Monday, 28 August 2017

Monash research team trialling virtual reality to help children during medical procedures

Dr Evelyn Chan, patient Nia Ashton and Dr Erin Mills
Monash University and Monash Children’s Hospital researchers are conducting the world’s largest study of virtual reality headsets to improve the experience of children undergoing needle procedures.
Needle procedures, including intravenous cannulas and blood tests can be extremely distressing for many children, and can lead to life-long anxiety.

For the first time, a collaborative research team led by Monash University Research Fellow Dr Evelyn Chan, is investigating the use of virtual reality (VR) headsets to reduce fear, pain and anxiety associated with these procedures.

Dr Chan said current pain management techniques such as local anaesthetic cream or distraction are inadequate for some children, and may result in the need for restraints and/or sedation.

The VR headsets distract children, allowing them to experience and interact with animated sea-life, including fish, dolphins and whales, while medical staff take blood or insert an intravenous cannula,” Dr Chan said.

The VR animations have been created to perfectly coincide with the procedures being carried out.
“Children ‘feel’ the water while a nurse or doctor prepares and cleans their hand, and fish gently bite at their hand while a needle is inserted,” Dr Chan said.

Principal Investigator Dr Erin Mills at Monash Children’s Hospital said VR allows children to be transported into an engaging and interactive 3D ‘virtual world’ which provides an escape from the real world where the procedure is being performed.

“The virtual reality experience has been designed to be immersive, enjoyable and help relax and reassure the child while medical procedures are taking place,” Dr Mills said.

Dr Chan said their vision is for every child to have access to high quality needle pain management, anytime, anywhere - whether they're in a world-class kid's hospital, a busy pathology clinic, or a remote GP practice."

"VR has huge potential to transform patient experiences. One day VR might become a cornerstone of patient care - helping support patients in every step of their health journey, from being able to walk through the operating room before their surgery, to supporting them through their hospital stay, and helping them during recovery with rehab and preventative health activities," Dr Chan said.
240 patients from the Pathology and the Emergency Departments at Monash Children’s Hospital are currently being recruited to the study.  The Royal Children’s Hospital will open an arm of the study next month.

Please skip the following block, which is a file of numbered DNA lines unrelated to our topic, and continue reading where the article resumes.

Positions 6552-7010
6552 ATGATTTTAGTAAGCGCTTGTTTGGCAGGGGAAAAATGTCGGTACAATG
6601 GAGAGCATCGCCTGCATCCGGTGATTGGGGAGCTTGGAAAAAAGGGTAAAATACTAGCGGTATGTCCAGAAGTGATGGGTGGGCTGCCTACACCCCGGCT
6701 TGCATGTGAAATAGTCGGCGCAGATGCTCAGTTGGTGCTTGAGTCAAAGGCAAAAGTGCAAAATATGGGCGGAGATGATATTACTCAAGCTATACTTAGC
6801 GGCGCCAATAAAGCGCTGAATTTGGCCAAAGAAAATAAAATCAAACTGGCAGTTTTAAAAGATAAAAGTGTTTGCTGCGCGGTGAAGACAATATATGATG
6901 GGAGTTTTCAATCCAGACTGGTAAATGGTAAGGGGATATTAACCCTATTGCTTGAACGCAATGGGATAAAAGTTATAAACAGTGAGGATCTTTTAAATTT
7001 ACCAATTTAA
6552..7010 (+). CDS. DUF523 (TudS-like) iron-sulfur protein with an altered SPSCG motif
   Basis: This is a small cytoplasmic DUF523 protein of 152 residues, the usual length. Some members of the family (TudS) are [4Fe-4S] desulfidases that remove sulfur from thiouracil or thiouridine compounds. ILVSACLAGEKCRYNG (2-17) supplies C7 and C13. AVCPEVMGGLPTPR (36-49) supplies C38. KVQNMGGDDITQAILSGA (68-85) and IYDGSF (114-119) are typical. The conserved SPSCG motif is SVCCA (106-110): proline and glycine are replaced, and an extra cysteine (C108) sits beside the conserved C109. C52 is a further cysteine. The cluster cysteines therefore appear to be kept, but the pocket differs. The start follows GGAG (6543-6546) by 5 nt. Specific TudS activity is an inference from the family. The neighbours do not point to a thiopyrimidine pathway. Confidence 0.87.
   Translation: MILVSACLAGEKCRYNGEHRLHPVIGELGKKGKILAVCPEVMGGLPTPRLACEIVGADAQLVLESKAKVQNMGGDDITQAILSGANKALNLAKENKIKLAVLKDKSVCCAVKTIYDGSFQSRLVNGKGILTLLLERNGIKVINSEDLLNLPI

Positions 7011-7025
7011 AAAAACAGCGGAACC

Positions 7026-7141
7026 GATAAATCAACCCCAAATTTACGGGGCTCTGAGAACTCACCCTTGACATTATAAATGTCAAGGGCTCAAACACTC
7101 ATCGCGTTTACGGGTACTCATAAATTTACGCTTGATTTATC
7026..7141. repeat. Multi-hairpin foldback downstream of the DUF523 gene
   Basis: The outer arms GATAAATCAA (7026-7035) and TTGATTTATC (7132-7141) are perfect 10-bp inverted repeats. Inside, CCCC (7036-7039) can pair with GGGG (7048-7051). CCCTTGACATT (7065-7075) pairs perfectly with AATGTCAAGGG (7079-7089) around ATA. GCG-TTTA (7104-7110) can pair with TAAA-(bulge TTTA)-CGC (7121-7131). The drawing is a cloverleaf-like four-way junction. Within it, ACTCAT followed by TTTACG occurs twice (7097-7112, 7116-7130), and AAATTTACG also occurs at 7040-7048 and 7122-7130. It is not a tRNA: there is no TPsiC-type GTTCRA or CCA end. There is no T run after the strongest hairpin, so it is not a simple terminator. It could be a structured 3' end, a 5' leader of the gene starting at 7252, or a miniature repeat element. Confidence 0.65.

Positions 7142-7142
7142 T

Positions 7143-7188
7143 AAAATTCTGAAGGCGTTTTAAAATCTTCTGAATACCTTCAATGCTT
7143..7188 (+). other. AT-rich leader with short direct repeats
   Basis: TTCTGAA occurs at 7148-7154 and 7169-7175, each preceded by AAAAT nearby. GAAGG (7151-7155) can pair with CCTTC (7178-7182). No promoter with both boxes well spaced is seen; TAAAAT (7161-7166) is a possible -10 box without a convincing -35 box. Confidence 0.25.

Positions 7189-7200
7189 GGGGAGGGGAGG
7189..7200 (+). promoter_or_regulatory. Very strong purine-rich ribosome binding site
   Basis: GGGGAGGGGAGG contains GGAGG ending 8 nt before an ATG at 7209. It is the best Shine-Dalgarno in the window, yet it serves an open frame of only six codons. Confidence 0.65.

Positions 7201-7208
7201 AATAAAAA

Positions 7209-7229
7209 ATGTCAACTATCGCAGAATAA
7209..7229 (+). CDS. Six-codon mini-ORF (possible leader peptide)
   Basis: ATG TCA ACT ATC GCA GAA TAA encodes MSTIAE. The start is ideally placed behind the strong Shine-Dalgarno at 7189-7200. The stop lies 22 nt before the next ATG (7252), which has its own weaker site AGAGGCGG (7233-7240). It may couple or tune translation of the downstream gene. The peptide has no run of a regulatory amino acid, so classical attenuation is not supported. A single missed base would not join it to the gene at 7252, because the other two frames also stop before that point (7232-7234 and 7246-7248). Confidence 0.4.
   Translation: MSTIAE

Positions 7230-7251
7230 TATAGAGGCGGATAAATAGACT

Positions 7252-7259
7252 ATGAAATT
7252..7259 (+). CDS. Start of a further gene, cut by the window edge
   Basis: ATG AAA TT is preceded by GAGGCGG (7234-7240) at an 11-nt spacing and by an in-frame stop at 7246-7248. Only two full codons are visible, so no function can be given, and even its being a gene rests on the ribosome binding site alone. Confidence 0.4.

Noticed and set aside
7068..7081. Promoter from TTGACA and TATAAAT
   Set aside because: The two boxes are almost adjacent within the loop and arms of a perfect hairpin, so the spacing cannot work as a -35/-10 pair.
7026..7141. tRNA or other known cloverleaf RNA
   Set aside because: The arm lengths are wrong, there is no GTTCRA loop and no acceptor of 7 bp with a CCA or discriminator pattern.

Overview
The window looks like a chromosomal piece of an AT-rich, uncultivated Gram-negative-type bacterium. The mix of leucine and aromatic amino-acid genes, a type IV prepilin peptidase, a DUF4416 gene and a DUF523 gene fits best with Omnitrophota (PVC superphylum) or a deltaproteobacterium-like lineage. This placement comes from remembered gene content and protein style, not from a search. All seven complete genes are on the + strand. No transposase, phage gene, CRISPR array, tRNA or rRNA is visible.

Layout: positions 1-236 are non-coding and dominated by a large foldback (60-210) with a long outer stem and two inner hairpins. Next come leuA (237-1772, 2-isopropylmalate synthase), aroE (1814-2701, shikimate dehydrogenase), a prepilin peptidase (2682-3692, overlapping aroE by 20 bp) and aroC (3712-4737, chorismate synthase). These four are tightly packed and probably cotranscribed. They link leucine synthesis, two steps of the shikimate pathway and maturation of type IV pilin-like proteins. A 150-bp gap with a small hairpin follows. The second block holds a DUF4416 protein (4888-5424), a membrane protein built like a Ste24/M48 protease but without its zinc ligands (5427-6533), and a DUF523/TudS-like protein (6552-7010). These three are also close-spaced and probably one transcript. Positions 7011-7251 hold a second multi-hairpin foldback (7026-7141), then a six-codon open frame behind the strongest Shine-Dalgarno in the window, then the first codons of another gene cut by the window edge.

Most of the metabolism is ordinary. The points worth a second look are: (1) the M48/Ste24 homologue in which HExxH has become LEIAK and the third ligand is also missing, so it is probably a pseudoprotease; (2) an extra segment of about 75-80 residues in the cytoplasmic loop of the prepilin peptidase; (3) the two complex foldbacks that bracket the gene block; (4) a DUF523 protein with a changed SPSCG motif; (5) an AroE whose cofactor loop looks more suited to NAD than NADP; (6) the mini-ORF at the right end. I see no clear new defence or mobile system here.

More than 30,000 patients presented to Monash Children’s Hospital Emergency Department in the last 12 months, with 4,500 requiring blood tests.

The Monash research team includes Dr Erin Mills, Associate Professor Simon Craig, Dr Simon Cohen, Emma Ramage, Samantha Foster, Ryan Sambell, Michael Hovenden, Dr Evelyn Chan, and Dr Paul Leong.

Monash innovation will save limbs and lives

Mr Jim McMillan, Mr Randall Moshinsky, Dr Elli Tutungi
Monash University and Monash Health researchers/clinicians have led a collaboration of Australian organisations to solve a global medical problem that will save lives around the world.

A ‘bidirectional cannula’ device has been developed by three Monash University and Monash Health researchers/clinicians. It is likely to significantly reduce complication rates around the world during certain types of heart surgery procedures.

The device has been designed, engineered, and tested in Australia. The clinical trials of the device was made possible by a generous grant from the Victorian Government.

The device is used to connect patients to a heart-lung machine through a large artery at the top of the leg. Clinical trials of the device at The Alfred Hospital, led by Associate Professor Silvana Marasco, have yielded very favourable results.

The new device has shown tremendous promise in reducing the risk of leg ischaemia (lack of oxygen supply), a potentially serious complication that can occur during heart surgery and in patients requiring artificial cardiac support in Intensive Care Units.

Current devices used for this purpose direct flow towards the upper body. This compromises blood flow down the leg. The lack of blood flow to the leg can lead to nerve damage, muscle damage, and in severe cases, amputation.

This can result in severe leg ischaemia and is a major issue globally, particularly for patients who have required longer periods of cannulation in Intensive Care Units.

In severe cases of lower-limb ischaemia, surgeons may need to amputate the limb if muscles have deteriorated beyond repair.

Research shows that nearly one-quarter of patients who require prolonged femoral cannulation will develop limb ischaemia, and 2 per cent of these patients will require amputation.

With around 100,000 patients globally, this translates to thousands of patients losing limbs every year. Limb ischaemia also significantly decreases survival rates.

“This has been a major issue for Intensive Care Units around the world,” said Mr Randall Moshinsky, Monash University researcher and Cardiothoracic Surgeon at Monash Health.

“Cannulation of the lower-limb is essential for many cardiac surgery procedures and artificial heart support in Intensive Care Units, however does carry the risk of limb complications.”

The novel device allows the patient to be connected to a heart lung machine without compromising flow to the leg.

Mr Moshinsky worked alongside co-inventors Cardiac Anaesthetist Dr Elli Tutungi and Head of Perfusion Mr Jim McMillan to develop the novel cannula that solves this problem. The device is currently being manufactured for market by global device manufacturer, LivaNova, and is expected to be available in 2018.